Fearsome Dreamer (opens in new tab) by Laure Eve (Hot Key Books)

The Fictional Man (opens in new tab) by Al Ewing (Solaris)

Queen Of Nowhere (opens in new tab) by Jaine Fenn (Gollancz)

Seoul Survivors (opens in new tab) by Naomi Foyle (Jo Fletcher Books)

The Stranger’s Shadow (opens in new tab) by Max Frei (Gollancz)

Convergence (opens in new tab) by Mike French (Elsewhen Press)

The Ocean At The End Of The Lane (opens in new tab) by Neil Gaiman (Headline)

Marauder (opens in new tab) by Gary Gibson (Tor)

The Falling Sky (opens in new tab) by Pippa Goldschmidt (Freight)

Ectopia (opens in new tab) by Martin Goodman (Barbican Press)

Parasite (opens in new tab) by Mira Grant (Orbit)

2121 (opens in new tab) by Susan Greenfield (Head of Zeus)

Shopocalypse (opens in new tab) by David Gullen (Clarion)

The Humans (opens in new tab) by Matt Haig (Canongate)

Crash (opens in new tab) by Guy Haley (Solaris)

Stray (opens in new tab) by Monica Hesse (Hot Key Books)

Wolfhound Century (opens in new tab) by Peter Higgins (Gollancz)

The Folded Man (opens in new tab) by Matt Hill (Sandstone Press)

The Secret Of Abu el Yezdi (opens in new tab) by Mark Hodder (Del Rey)

A History Of The Future In 100 Objects (opens in new tab) by Adrian Hon (Skyhook)

The Darwin Elevator (opens in new tab) by Jason M. Hough (Titan)

Dust (opens in new tab) by Hugh Howey (Century)

Valour’s Choice (opens in new tab) by Tanya Huff (Titan)

Apocalypse Now Now (opens in new tab) by Charlie Human (Century)

God’s War (opens in new tab) by Kameron Hurley (Del Rey)

Phoenicia’s Worlds (opens in new tab) Benjamin Jeapes (Solaris)

Alias Hook (opens in new tab) by Lisa Jensen (Snowbooks)

The Clone Rebellion: The Clone Republic (opens in new tab) Stephen L. Kent (Titan)

The Curiosity (opens in new tab) by Stephen Kiernan (John Murray Press)

Doctor Sleep (opens in new tab) by Stephen King (Hodder & Stoughton)

The Gardener From Ochakov (opens in new tab) by Andrey Kurkov (Harvill Secker)

Autodrome (opens in new tab) by Kim Lakin-Smith (Snowbooks)

Ancillary Justice (opens in new tab) by Ann Leckie (Orbit)

Familiar (opens in new tab) by Robert J Lennon (Serpent’s Tail)

The Detainee (opens in new tab) by Peter Liney (Jo Fletcher Books)

The Best Of All Possible Worlds (opens in new tab) by Karen Lord (Jo Fletcher Books)

Age Of Voodoo (opens in new tab) by James Lovegrove (Solaris)

The Disestablishment Of Paradise (opens in new tab) by Philip Mann (Gollancz)

The Night Itself (opens in new tab) by Zoe Marriott (Walker Books)

We Are Here (opens in new tab) by Michael Marshall (Orion)

Evening’s Empires (opens in new tab) by Paul McAuley (Gollancz)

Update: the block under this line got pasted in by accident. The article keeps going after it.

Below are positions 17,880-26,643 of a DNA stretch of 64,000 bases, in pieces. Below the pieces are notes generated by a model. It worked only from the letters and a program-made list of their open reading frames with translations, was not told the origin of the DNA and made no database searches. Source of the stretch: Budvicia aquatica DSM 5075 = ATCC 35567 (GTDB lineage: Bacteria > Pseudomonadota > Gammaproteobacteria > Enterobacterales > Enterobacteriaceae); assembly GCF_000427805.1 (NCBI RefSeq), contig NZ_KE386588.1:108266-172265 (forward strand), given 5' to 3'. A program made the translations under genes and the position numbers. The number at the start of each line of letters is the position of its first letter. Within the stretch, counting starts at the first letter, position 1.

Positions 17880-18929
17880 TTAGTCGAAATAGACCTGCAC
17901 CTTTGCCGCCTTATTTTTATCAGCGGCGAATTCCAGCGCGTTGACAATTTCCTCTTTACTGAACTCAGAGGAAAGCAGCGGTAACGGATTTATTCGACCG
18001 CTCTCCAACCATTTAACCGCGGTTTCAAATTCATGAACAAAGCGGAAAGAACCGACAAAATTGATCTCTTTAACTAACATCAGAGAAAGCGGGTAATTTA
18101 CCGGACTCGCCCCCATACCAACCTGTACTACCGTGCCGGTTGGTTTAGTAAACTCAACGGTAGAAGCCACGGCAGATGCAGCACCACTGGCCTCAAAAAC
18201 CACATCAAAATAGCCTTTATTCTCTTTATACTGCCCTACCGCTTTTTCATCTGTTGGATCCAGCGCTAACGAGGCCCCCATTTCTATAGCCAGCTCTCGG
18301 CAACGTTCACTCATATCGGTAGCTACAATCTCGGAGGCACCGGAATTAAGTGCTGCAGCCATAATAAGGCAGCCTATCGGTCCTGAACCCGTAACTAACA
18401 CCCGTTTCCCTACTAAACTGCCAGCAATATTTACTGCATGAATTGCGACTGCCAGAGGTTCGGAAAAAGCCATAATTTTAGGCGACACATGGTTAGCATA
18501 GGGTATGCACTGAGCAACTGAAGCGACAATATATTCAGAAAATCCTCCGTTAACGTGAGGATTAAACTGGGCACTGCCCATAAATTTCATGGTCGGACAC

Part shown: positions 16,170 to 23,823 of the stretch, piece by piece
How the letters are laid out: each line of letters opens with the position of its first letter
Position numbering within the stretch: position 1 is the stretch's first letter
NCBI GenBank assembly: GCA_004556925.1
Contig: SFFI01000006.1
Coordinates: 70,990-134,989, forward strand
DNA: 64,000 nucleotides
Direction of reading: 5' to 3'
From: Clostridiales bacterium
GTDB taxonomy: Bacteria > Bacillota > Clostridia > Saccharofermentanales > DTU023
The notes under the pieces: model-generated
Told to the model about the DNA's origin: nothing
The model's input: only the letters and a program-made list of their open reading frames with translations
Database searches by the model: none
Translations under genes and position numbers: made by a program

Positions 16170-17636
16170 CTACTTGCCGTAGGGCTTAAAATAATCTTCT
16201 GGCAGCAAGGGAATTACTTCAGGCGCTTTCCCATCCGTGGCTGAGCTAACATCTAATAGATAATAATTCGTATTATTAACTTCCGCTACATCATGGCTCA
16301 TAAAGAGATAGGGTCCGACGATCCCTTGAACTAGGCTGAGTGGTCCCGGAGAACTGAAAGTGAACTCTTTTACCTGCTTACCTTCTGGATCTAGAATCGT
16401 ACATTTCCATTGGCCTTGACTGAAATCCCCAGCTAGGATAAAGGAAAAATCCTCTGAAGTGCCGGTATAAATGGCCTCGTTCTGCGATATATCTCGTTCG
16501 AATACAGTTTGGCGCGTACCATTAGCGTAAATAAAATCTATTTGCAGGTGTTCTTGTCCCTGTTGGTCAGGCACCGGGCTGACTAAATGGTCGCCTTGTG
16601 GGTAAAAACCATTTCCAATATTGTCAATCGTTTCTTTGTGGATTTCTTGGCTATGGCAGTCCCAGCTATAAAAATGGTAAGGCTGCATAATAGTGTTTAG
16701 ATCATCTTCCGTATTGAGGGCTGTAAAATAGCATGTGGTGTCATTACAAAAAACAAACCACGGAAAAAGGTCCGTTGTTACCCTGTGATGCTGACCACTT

Starhawk (opens in new tab) by Jack McDevitt (Headline)

Planesrunner (opens in new tab) by Ian McDonald (Jo Fletcher Books)

Love Minus Eighty (opens in new tab) by Will McIntosh (Orbit)

Resonance (opens in new tab) by John Meaney (Gollancz)

The Fall (opens in new tab) by Claire Merle (Faber & Faber)

The Eidolon (opens in new tab) by Libby McGugan (Solaris)

The Man With The Compound Eyes (opens in new tab) by Wu Ming-Yi (Harvill Secker)

Hidden Among Us (opens in new tab) by Katie Moran (Walker Books)

The Curve Of The Earth (opens in new tab) by Simon Morden (Orbit)

Nexus (opens in new tab) by Ramez Naam (Angry Robot)

More Than This (opens in new tab) by Patrick Ness (Walker Books)

Sufficiently Advanced Technology (opens in new tab) by Christopher Nuttall (Elsewhen Press)

A Tale For The Time Being (opens in new tab) by Ruth Ozeki (Canongate)

Reviver (opens in new tab) by Seth Patrick (Macmillan)

Red Moon (opens in new tab) by Benjamin Percy (Hodder & Stoughton)

Ack-Ack Macaque (opens in new tab) by Gareth L Powell (Solaris)

The Long War (opens in new tab) by Terry Pratchett and Stephen Baxter (Doubleday)

Fiddlehead (opens in new tab) by Cherie Priest (Tor)

The Adjacent (opens in new tab) by Christopher Priest (Gollancz)

Abyss (opens in new tab) by Tricia Rayburn (Faber & Faber)

On The Steel Breeze (opens in new tab) by Alastair Reynolds (Gollancz)

Cooking With Bones (opens in new tab) by Jess Richards (Sceptre)

Shaman (opens in new tab) by Kim Stanley Robinson (Orbit)

Gemsigns (opens in new tab) by Stephanie Saulter (Jo Fletcher Books)

Limit (opens in new tab) by Franz Schätzing (Jo Fletcher Books)

The Bone Season (opens in new tab) by Samantha Shannon (Bloomsbury)

Life On The Preservation (opens in new tab) by Jack C Skillingstead (Solaris)

Mr Penumbra’s 24-Hour Bookstore (opens in new tab) by Robin Sloan (Atlantic Books)

The Age Of Scorpio (opens in new tab) by Gavin G Smith (Gollancz)

The Machine (opens in new tab) by James Smythe (Blue Door)

Arteess: Conflict (opens in new tab) by James Starling (Elsewhen Press)

Fiend (opens in new tab) by Peter Stenson (William Heinemann)

Neptune’s Brood (opens in new tab) by Charles Stross (Orbit)

Theatre Of The Gods (opens in new tab) by M Suddain (Jonathan Cape)

The City Of Devi (opens in new tab) by Manil Suri (Bloomsbury)

Osiris (opens in new tab) by EJ Swift (Del Rey)

Blood Donors (opens in new tab) by Steve Tasane (Walker Books)

Strange Bodies (opens in new tab) by Marcel Theroux (Faber & Faber)

The Violent Century (opens in new tab) by Lavie Tidhar (Hodder & Stoughton)

Your Brother’s Blood (opens in new tab) by David Towsey (Jo Fletcher Books)

Necessary Evil (opens in new tab) by Ian Tregillis (Orbit)

The Coldest War (opens in new tab) by Ian Tregillis (Orbit)

The Healer (opens in new tab) by Antti Tuomainen (Harvill Secker)

Ecko Burning (opens in new tab) by Danie Ware (Titan)

Shackleton’s Man Goes South by Tony White (The Science Museum)

The Ace Of Skulls (opens in new tab) by Chris Wooding (Gollancz)

You can visit the official site of the Arthur C Clarke Award for more information. Subscribe to SFX magazine (opens in new tab) – which one again supports the award as a media partner – for monthly book news, interviews and reviews. We’ll report on the shortlist and the winner here on the SFX website .